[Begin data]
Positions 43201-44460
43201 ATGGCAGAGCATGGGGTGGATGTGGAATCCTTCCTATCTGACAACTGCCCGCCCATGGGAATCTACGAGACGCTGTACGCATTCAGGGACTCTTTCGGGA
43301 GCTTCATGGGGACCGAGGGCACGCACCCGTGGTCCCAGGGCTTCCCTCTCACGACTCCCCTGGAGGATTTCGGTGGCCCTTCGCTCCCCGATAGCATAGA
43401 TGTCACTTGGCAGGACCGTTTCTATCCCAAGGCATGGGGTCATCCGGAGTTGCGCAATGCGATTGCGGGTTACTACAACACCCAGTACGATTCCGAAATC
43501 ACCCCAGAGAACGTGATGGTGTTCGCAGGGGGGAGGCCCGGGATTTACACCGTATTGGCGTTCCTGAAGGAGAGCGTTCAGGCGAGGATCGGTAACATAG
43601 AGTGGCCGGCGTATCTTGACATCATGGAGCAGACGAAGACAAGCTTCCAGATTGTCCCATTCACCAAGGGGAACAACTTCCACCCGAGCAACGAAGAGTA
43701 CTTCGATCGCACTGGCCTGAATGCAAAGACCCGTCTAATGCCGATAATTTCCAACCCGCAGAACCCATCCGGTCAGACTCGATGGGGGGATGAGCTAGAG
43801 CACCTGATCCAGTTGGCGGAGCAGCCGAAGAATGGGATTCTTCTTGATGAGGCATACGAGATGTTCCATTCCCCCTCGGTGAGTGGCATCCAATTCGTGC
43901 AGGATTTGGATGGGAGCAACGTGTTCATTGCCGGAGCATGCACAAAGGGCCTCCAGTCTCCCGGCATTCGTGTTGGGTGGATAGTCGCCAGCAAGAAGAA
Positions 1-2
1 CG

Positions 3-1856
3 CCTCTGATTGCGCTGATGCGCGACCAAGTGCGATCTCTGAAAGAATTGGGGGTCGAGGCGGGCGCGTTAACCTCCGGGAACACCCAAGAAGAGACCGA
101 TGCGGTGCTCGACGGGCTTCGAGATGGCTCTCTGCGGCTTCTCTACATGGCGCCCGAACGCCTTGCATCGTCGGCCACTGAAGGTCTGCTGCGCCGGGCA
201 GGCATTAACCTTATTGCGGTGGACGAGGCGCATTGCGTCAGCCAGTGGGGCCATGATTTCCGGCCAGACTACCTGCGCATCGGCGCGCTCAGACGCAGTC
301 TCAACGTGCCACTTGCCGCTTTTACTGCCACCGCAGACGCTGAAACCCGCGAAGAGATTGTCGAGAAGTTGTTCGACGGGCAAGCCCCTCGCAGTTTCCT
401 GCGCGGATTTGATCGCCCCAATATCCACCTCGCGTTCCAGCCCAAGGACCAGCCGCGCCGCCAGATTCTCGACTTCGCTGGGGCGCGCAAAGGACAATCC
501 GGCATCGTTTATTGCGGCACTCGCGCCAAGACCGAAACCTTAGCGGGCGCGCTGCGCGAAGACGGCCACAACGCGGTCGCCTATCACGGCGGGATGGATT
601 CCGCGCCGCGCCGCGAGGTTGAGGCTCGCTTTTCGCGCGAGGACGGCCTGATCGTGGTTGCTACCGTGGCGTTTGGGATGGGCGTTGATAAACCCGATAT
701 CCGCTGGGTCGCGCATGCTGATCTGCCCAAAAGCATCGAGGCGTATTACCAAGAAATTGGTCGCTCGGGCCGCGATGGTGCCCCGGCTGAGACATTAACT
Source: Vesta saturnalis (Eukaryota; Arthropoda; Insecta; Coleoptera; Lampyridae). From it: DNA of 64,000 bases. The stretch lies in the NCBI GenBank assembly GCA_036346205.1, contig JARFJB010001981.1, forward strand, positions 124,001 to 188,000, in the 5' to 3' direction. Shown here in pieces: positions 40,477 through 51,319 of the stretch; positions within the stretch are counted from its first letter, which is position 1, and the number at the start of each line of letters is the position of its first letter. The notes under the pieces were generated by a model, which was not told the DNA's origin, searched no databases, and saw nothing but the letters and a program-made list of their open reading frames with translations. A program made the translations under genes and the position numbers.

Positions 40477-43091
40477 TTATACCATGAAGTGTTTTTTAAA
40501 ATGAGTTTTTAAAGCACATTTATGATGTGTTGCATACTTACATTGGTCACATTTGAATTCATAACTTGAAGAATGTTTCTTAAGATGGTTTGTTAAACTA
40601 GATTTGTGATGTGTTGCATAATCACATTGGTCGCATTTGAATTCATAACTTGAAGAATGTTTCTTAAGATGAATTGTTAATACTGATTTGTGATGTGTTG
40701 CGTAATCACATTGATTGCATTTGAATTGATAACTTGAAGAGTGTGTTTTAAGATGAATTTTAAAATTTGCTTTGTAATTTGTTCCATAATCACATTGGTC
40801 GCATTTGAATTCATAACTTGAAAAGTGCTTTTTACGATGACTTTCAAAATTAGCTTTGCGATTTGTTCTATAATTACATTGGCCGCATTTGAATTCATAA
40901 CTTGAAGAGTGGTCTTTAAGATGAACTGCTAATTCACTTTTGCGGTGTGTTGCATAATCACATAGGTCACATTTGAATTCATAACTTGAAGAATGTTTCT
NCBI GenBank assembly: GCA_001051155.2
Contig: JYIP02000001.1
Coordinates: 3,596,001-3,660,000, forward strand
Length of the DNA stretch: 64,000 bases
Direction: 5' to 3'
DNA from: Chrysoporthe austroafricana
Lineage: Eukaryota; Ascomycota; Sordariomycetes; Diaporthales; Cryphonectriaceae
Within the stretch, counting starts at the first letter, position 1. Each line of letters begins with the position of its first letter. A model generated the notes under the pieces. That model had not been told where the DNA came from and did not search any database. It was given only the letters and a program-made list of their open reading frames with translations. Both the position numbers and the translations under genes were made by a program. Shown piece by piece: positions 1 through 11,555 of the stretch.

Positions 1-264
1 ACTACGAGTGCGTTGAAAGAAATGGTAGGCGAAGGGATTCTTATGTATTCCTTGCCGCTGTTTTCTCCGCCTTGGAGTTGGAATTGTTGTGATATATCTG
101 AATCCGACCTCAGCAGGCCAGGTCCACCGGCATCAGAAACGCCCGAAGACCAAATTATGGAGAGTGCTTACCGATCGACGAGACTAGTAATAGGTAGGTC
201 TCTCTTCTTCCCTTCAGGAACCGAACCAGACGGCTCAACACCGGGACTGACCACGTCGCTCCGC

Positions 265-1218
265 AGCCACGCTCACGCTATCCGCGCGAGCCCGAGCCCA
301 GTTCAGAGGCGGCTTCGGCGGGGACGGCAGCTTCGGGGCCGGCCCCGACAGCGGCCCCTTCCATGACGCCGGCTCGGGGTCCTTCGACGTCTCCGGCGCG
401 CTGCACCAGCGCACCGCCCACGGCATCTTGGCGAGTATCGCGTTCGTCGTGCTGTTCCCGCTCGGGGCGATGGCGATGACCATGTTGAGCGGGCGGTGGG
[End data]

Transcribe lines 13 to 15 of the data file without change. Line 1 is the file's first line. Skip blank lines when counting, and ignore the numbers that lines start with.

3 CCTCTGATTGCGCTGATGCGCGACCAAGTGCGATCTCTGAAAGAATTGGGGGTCGAGGCGGGCGCGTTAACCTCCGGGAACACCCAAGAAGAGACCGA
101 TGCGGTGCTCGACGGGCTTCGAGATGGCTCTCTGCGGCTTCTCTACATGGCGCCCGAACGCCTTGCATCGTCGGCCACTGAAGGTCTGCTGCGCCGGGCA
201 GGCATTAACCTTATTGCGGTGGACGAGGCGCATTGCGTCAGCCAGTGGGGCCATGATTTCCGGCCAGACTACCTGCGCATCGGCGCGCTCAGACGCAGTC